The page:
NOT ALL of the results of the session were so good. Consider congressional pay. The House did vote straightforwardly to increase its own pay, which was fine. Except that it voted too much: a 15 percent raise, which far exceeds annual inflation. This is a highly visible figure that may lead many workers to demand increases that, in sum, could prove dangerously inflationary. House members argue that they have had only one small raise in five years. But that's their own fault: they voted against them. That's not true of the nearly 33,000 federal workers whose pay was held down in tandem; fortunately, now it will rise, and perhaps keep some talented people in federal service who would otherwise have left.

Unfortunately, the House didn't blow the whistle on the Senate's attempt to raise its own pay surreptitiously; in conference committee, each house in effect let the other set its own pay raise. The Senate did this by removing any limit from the amount of outside income senators can earn from speeches and the like. This means that well-known senators, or those heading subcommittees of special interest to special interests, will be able to earn much more than the nominal salary and still say they haven't taken a pay raise. That only increases the often well-justified suspicion that well-positioned interests have effectively purchased votes on Capitol Hill.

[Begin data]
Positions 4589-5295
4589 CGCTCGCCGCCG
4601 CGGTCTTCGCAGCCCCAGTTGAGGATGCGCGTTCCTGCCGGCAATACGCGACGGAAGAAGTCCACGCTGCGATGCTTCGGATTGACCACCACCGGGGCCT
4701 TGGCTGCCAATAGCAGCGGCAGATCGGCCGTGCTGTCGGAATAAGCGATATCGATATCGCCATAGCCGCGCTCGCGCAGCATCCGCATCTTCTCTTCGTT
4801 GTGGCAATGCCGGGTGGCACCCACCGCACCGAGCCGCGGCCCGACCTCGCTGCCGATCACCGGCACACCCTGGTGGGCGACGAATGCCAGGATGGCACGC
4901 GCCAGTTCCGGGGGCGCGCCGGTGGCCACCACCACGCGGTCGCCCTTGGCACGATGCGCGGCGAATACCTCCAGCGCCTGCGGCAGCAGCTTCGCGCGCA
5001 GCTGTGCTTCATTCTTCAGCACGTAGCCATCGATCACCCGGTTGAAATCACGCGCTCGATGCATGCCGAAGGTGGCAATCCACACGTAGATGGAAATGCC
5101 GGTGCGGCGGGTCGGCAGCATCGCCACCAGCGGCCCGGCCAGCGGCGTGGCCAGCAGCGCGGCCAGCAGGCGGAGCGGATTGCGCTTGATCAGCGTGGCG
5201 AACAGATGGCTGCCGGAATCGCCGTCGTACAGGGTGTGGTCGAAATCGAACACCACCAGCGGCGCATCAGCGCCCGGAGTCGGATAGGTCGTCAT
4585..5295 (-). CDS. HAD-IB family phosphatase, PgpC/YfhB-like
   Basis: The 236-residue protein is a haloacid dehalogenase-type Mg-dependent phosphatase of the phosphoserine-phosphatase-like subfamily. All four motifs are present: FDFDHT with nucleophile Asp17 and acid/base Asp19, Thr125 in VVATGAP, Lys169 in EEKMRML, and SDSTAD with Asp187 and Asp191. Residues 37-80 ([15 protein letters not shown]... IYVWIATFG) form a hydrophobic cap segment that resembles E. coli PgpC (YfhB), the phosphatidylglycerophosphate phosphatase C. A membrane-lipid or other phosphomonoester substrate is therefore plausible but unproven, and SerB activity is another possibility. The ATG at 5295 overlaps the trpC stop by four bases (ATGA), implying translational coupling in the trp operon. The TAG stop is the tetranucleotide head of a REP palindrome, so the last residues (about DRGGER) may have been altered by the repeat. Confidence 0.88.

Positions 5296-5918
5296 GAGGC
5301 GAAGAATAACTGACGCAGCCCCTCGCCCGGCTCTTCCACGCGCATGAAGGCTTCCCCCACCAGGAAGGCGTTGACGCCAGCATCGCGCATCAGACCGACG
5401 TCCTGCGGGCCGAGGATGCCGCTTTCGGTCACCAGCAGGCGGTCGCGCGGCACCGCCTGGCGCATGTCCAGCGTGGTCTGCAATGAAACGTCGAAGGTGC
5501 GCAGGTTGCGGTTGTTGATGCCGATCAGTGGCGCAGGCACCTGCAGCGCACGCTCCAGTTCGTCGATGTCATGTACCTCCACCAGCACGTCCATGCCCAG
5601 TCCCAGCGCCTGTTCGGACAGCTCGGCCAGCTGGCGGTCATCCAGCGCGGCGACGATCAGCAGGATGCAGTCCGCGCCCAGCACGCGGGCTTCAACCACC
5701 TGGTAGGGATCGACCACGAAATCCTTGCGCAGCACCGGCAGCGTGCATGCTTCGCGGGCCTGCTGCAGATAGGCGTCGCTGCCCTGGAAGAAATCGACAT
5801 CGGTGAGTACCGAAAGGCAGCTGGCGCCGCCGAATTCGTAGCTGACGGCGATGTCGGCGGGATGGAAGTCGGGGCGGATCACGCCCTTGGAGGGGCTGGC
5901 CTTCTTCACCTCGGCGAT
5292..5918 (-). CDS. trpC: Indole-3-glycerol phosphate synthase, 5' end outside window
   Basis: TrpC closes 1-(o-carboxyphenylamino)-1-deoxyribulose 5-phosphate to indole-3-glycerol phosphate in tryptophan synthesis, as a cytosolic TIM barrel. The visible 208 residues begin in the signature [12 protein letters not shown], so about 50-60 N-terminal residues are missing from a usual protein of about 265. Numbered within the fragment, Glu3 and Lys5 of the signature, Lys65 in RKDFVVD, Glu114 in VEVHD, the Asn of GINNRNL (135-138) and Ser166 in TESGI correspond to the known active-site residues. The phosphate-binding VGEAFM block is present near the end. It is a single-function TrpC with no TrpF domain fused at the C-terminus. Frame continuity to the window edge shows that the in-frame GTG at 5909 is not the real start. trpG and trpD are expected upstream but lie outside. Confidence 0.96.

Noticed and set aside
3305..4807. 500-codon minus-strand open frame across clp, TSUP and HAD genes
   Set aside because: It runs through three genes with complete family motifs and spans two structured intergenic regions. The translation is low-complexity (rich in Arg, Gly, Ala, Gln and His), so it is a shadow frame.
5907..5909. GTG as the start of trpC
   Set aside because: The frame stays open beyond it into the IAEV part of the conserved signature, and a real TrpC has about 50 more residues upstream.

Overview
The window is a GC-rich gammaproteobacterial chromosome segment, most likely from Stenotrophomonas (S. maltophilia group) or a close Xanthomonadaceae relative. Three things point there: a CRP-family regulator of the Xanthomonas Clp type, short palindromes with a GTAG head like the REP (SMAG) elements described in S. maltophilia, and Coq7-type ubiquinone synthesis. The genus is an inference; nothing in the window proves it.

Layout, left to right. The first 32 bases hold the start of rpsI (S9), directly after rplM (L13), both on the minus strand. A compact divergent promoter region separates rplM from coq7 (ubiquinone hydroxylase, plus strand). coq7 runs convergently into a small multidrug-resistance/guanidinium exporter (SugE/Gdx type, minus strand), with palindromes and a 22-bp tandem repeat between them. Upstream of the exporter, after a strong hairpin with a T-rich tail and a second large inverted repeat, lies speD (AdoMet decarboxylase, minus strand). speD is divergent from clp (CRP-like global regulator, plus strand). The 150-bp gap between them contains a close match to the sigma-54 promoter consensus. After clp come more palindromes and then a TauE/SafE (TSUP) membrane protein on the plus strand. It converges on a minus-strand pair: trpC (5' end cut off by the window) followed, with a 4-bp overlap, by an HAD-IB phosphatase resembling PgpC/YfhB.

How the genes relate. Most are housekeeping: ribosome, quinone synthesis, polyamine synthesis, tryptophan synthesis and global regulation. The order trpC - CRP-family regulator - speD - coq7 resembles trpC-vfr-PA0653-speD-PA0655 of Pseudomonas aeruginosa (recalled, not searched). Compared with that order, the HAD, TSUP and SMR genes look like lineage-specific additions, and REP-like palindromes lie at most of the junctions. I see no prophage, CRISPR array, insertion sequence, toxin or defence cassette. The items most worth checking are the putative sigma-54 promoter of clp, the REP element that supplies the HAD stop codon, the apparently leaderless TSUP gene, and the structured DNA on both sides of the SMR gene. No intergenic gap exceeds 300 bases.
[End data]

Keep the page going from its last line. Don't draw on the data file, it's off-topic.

There are undoubtedly other tawdry measures to be found in the fine print of the continuing resolution and in the gas tax bill, which, as we write, has not finally been passed. On other measures, two bad results deserve attention. Conferences on the agriculture appropriations bill caved into the cereal and sugar lobbies and inserted into the committee report language that would allow sugared cereals, chocolate milk and other high-sugar foods in the WIC feeding program that provides nutritional food supplements to malnourished infants and nursing mothers. Government agencies have been known to ignore committee report language in the past, and the Agriculture Department would do well to ignore this last-minute interjection, particularly since it was not part of either the Senate or the House bill.

The House did get brave and voted down three venerable pork barrel measures: the Clinch River breeder reactor and the Garrison Diversion and O'Neill water projects. But Senate supporters of these projects--and on Clinch River they include Majority Leader Howard Baker--prevailed in conference. Along with other outmoded and wasteful public-works projects, they'll live on, albeit with some limits, durable monuments to the maxim that a tight budget can always be stuffed a little tighter for the special interests of powerful legislators.